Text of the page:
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The local Boy Scout organization kicked off its Friends of Scouting fund-raising campaign Wednesday with an “Honor The Eagle” luncheon that paid tribute to Armand Frank of Paris for his 73 years as an Eagle Scout.
“I appreciate this award. Scouting for me has been a lifetime thing. It started when I was about 15 years old, and I have been in it as both a young man and as an old man,” said Frank, 88, of 4030 Shannon, who received his Eagle Scout in 1939 in his hometown of Abbeville, La.
“I will continue to work in the Scouts as long as I can stand on my own two feet. Again, thank you very much for the honor,” said Frank, who was presented the Eagle Award by Paris mayor AJ Hashmi.
The event was held at the First United Methodist Church of Paris.
Frank came to Paris “30 or 40 years ago” as manager of the local Sears store, said David Hamilton, a Paris attorney and also an Eagle Scout. “He was with Sears, managing stores all over Texas, and Paris was his last assignment with Sears.”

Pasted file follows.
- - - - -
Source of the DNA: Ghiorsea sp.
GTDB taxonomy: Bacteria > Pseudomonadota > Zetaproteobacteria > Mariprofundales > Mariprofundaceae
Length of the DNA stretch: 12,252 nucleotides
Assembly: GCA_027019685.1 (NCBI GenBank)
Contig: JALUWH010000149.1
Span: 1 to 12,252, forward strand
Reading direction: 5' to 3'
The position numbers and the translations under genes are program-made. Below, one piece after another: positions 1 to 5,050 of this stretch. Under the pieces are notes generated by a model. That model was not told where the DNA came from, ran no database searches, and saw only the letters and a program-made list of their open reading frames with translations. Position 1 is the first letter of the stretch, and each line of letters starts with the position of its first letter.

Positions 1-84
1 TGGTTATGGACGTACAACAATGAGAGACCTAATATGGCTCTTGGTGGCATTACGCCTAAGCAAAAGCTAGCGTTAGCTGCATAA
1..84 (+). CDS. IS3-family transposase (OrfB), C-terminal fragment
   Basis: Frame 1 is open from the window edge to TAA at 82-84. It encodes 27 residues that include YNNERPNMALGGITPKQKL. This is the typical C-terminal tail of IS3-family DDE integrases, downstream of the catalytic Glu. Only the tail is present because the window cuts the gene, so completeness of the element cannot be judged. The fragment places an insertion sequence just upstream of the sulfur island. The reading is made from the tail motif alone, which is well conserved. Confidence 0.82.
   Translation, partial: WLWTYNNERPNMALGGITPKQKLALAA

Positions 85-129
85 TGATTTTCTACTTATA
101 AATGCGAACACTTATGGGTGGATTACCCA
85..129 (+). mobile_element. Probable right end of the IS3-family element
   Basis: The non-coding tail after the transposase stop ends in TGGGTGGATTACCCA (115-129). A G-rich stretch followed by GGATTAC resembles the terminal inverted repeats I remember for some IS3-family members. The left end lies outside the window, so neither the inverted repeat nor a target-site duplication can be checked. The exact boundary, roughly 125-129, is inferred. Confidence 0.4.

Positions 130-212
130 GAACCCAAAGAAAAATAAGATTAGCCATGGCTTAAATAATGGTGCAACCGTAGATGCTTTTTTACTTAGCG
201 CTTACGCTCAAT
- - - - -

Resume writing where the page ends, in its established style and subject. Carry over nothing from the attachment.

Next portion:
Upon coming to Paris, Frank was invited to join the local board of directors of the NETseO Trails Council and served on the board for 23 years.
Hashmi told the luncheon crowd that Frank “is a prime example of the influence that Boy Scouts have on the daily lives of those in the local community.”
Armand also served the Salvation Army and Rotary while continuing to serve as an adult scout in the local council, the mayor said. Hashmi noted that the honoree has four sons in Scouting – two of whom attained the rank of Life Scout and two of whom attained the rank of Eagle Scouts.
The presentation was preceded by a Presentation of Colors by Troop 2, followed by the pledge of allegiance and the invocation by the Rev. Van Lazeroff, pastor of the First United Methodist Church.
Hamilton and Troop 2 Scoutmaster Mike Taylor gave examples of heroic acts and life skills demonstrated by local Scouts over the years.
Taylor finished with a plea for those present to participate in the “Friends of Scouting” fund-raising campaign.
NETseO Trails Council was chartered with the Boy Scouts of America in 1929. The council serves 1,700 youths in 13 counties – 10 in Texas and 3 in Oklahoma.
By CHARLES RICHARDS